“Freedom”

In the world of The Handmaid’s Tale, everything’s changed. We see the oppression, the lack of freedom, the seemingly hopeless world. However, the people running the new society have a different viewpoint. Aunt Lydia claims that beforehand, the girls had “freedom-to” and now they have “freedom-from” unpleasantness.

The theme of freedom is explored thoroughly in The Handmaid’s Tale. Aunt Lydia’s words are true to some extent, but the new Handmaids have neither freedom-to nor freedom-from. Most of the Commanders, Wives, and Aunts have kept a bit of their morals from “before,” but justify their actions by creating lies that seem positive to convince themselves that this is utilitarian.

Serena’s, the wife, character has been developed more in the recent episodes. Similar to Petra in Jane the Virgin, the viewer begins to understand the character’s motivations and reasons for acting the way they do. Before the cultural shift, Serena was a powerful woman- a powerful woman who supported the ambitions of her husband and his fellow officials- and had to watch as her own power was stripped away. Not only did she lose her power, she lost love and her freedom. Although the life of a Wife is not as despairing as that of a Handmaid, they are also prisoners: always forced to watch, but not allowed to participate. I’m not only talking about the Ceremony, but Serena, a woman used to playing a big role in her life, watches as the men and Handmaid decide the path of her own life. She smokes, even though she isn’t allowed to, to gain a sense of control back into her own life especially since she has to rely on another quite rebellious woman to give her fulfillment of her own biological destiny.

In S2 E6, Serena’s past journey is revealed a little bit more and her humanity is revealed with it.

The Handmaid’s with their red capes and white wings, are to be distrusted in the society. The officials convince themselves that they must punish the Handmaids because they are distrustful, but actually, the Handmaid’s are distrustful of the government because all their rights have been stripped away from them. June claims that Gilead is afraid of them escaping, both from Gilead and from life. The society needs them to continue the human race, but also do not respect them. For them, it’s easier to torture a few Handmaids to scare the others than to try to please all of them. Aunt Lydia’s comment that they have freedom-from violence and the unpleasantness of the world is frankly untrue. They outlawed rape, but renamed it to the Ceremony. They outlawed murder, but gave the government permission to do it.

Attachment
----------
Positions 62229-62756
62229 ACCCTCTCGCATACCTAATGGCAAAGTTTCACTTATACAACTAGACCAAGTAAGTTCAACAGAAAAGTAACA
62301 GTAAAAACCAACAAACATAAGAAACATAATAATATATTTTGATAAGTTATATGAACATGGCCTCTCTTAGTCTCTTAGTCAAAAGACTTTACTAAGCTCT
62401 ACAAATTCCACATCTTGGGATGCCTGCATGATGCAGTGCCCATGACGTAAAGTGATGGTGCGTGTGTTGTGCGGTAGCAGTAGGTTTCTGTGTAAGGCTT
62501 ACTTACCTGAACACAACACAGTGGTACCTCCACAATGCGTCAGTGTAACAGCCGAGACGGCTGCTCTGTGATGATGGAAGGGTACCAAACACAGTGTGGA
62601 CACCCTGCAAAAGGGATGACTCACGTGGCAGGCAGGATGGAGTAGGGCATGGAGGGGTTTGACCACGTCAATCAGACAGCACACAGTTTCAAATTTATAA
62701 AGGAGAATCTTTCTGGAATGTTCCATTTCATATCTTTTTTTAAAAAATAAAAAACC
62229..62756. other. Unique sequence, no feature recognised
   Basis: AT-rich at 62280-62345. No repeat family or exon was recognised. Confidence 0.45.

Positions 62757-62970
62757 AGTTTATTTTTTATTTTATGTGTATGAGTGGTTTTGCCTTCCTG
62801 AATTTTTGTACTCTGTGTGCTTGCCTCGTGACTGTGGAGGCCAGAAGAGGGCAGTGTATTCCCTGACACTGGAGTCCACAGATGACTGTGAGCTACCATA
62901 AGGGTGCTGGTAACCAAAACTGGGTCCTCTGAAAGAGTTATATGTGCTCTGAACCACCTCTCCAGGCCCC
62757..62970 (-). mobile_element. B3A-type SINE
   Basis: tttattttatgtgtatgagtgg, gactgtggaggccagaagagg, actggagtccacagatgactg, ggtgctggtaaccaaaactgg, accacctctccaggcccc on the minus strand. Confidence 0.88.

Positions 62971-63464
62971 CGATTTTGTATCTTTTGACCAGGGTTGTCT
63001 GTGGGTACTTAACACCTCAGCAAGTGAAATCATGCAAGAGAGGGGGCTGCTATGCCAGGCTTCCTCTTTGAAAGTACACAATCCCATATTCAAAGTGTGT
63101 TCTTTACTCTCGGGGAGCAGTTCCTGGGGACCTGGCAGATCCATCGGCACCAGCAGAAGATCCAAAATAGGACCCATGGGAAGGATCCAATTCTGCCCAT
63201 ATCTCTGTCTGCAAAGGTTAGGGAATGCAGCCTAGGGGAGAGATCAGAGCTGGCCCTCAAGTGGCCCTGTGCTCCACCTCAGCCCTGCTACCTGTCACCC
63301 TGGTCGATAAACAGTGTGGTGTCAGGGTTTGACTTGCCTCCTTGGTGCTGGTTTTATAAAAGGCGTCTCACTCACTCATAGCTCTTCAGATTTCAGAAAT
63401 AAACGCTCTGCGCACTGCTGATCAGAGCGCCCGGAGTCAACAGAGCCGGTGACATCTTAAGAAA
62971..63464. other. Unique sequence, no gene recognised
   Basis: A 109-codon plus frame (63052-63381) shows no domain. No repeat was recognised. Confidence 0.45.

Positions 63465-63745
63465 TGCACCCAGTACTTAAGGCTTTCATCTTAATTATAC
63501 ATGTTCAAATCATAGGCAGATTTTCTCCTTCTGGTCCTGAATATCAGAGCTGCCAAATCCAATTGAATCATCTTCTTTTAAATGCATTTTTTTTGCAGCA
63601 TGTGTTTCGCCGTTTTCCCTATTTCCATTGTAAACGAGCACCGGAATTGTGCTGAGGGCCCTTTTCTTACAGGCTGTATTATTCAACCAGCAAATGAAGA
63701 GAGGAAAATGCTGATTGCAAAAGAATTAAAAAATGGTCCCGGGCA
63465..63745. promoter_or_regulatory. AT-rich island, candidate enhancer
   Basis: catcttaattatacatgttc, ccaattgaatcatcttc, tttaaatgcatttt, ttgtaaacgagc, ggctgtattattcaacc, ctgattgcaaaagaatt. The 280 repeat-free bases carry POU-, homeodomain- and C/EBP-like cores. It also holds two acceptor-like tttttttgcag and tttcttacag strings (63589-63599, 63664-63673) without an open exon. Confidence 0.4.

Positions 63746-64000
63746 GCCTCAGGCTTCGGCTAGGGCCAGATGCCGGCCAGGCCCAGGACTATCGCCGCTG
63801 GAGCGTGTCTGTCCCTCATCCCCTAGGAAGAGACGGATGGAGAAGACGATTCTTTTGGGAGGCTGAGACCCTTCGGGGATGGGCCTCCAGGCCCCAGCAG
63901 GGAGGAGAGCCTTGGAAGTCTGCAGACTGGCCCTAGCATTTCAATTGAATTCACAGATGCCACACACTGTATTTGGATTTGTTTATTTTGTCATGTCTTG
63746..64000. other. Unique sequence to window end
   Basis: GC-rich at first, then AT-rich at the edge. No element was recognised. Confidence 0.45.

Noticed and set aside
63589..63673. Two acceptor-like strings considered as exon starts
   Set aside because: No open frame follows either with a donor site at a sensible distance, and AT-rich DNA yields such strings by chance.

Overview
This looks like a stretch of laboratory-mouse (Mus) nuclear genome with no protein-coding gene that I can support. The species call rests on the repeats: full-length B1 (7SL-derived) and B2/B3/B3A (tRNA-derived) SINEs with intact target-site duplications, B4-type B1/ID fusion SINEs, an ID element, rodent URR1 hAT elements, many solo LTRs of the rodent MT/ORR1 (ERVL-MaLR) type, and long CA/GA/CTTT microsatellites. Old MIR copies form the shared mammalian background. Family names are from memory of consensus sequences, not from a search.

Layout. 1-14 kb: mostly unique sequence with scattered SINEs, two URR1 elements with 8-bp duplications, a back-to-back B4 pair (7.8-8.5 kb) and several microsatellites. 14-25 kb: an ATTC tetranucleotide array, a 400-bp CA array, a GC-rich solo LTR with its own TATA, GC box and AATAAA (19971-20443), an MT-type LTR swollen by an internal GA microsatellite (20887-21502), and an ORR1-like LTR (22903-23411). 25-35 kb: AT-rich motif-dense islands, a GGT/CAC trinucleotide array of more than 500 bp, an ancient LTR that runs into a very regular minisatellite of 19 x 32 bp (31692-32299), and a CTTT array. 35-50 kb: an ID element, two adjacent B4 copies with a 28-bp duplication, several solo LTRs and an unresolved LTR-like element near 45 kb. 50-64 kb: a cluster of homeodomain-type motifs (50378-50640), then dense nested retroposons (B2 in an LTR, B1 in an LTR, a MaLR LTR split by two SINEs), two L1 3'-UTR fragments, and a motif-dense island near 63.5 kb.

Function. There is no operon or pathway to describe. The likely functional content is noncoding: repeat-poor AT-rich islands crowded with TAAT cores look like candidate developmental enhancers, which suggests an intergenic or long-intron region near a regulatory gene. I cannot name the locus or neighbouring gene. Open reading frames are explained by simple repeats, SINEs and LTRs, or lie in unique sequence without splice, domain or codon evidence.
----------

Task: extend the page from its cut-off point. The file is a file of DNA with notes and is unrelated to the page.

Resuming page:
We’ve all heard that saying about how it’s better to die fighting for freedom than to live as a prisoner. But the women in The Handmaid’s Tale live as prisoners, and getting a death sentence is just hard to achieve as freedom.

Thanksgiving with Jess: Themes in New Girl

This episode of ‘New Girl’  is centered on one of everyone’s favorite holiday: Thanksgiving. The theme of the episode is Jess and all her friends plus a new guy that she’s crushing on: Paul. By inviting Paul to their house, the day just turns into chaos. The episode goes over all the issues they have during the day such as Nick being irritated, all of the food preparation going wary (the turkey gets WAY too burned) and ends up with them finding a dead body in their neighbor’s house. Regardless of all of these scary and chaotic events, the group of friends still manage to have a meaningful and fun Thanksgiving day together.

Jess going all out for Paul and her roommates.

The show makes this argument by starting the episode with all of Jess’ roommates hating on Paul, but in the end, they all warm up to him and welcome him into their small family. This relates to the overall theme that despite issues and differences, people can still come together and enjoy a holiday together. This theme relates to the show as a whole because every episode, the characters have conflict but still manage to come together and realize their love and care for each other at the end of the day.

I think this episode, in particular, relates to a greater cultural meaning as it shows the importance of holiday’s, especially Thanksgiving, where in America it’s a holiday where you’re supposed to be thankful for the people regardless of the circumstances. Besides this, a lot of what happened in the episode was extreme, and would normally not occur in normal life, but it was done for humor purposes. Also, I have a feeling that Nick likes Jess, which I also think was the purpose of this episode – to overlay this fact. That is why I think Nick dealt with Paul, to make her happy. The things you do for someone you love are endless.

The many views from Portland: diversity in cinematography and what it conveys about Portlandia

Good ol’ fashioned patriotism at Portlandia’s “Allergy Pride” parade

Being a show made up of numerous bits that say something different about life in Portland, Portlandia must be analyzed for its individual stories rather than as an episode in its entirety. This remains true for cinematography, as different stories throughout the episode require a different means of expression since they are trying to convey different things. As such, I will analyze the cinematography in Season 2, Episode 2, but I’m going to focus specifically on two bits within the episode: one at Portland’s fictional “Allergy Pride” parade, and one where Brownstein and Armisen’s characters become addicted to Battlestar Galactica.